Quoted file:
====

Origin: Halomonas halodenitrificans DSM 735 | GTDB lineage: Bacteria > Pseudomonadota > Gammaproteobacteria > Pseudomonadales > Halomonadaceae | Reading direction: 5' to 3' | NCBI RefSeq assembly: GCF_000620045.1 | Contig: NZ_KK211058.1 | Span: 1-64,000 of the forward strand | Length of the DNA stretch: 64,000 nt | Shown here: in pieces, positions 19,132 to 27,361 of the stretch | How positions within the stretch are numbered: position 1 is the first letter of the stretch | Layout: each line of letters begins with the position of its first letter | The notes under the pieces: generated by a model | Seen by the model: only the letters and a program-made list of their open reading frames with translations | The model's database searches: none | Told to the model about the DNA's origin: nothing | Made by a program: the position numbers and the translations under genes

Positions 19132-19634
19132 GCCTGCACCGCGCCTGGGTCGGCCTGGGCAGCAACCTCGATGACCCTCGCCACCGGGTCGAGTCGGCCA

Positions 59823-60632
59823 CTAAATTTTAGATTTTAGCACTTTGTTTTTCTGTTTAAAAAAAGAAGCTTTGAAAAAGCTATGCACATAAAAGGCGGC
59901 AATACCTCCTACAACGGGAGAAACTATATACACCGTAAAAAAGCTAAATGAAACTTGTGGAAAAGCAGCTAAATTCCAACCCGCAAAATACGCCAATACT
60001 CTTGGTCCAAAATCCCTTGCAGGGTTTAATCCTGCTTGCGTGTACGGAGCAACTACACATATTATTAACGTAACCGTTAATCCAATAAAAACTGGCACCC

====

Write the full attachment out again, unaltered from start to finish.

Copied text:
Origin: Halomonas halodenitrificans DSM 735 | GTDB lineage: Bacteria > Pseudomonadota > Gammaproteobacteria > Pseudomonadales > Halomonadaceae | Reading direction: 5' to 3' | NCBI RefSeq assembly: GCF_000620045.1 | Contig: NZ_KK211058.1 | Span: 1-64,000 of the forward strand | Length of the DNA stretch: 64,000 nt | Shown here: in pieces, positions 19,132 to 27,361 of the stretch | How positions within the stretch are numbered: position 1 is the first letter of the stretch | Layout: each line of letters begins with the position of its first letter | The notes under the pieces: generated by a model | Seen by the model: only the letters and a program-made list of their open reading frames with translations | The model's database searches: none | Told to the model about the DNA's origin: nothing | Made by a program: the position numbers and the translations under genes

Positions 19132-19634
19132 GCCTGCACCGCGCCTGGGTCGGCCTGGGCAGCAACCTCGATGACCCTCGCCACCGGGTCGAGTCGGCCA

Positions 59823-60632
59823 CTAAATTTTAGATTTTAGCACTTTGTTTTTCTGTTTAAAAAAAGAAGCTTTGAAAAAGCTATGCACATAAAAGGCGGC
59901 AATACCTCCTACAACGGGAGAAACTATATACACCGTAAAAAAGCTAAATGAAACTTGTGGAAAAGCAGCTAAATTCCAACCCGCAAAATACGCCAATACT
60001 CTTGGTCCAAAATCCCTTGCAGGGTTTAATCCTGCTTGCGTGTACGGAGCAACTACACATATTATTAACGTAACCGTTAATCCAATAAAAACTGGCACCC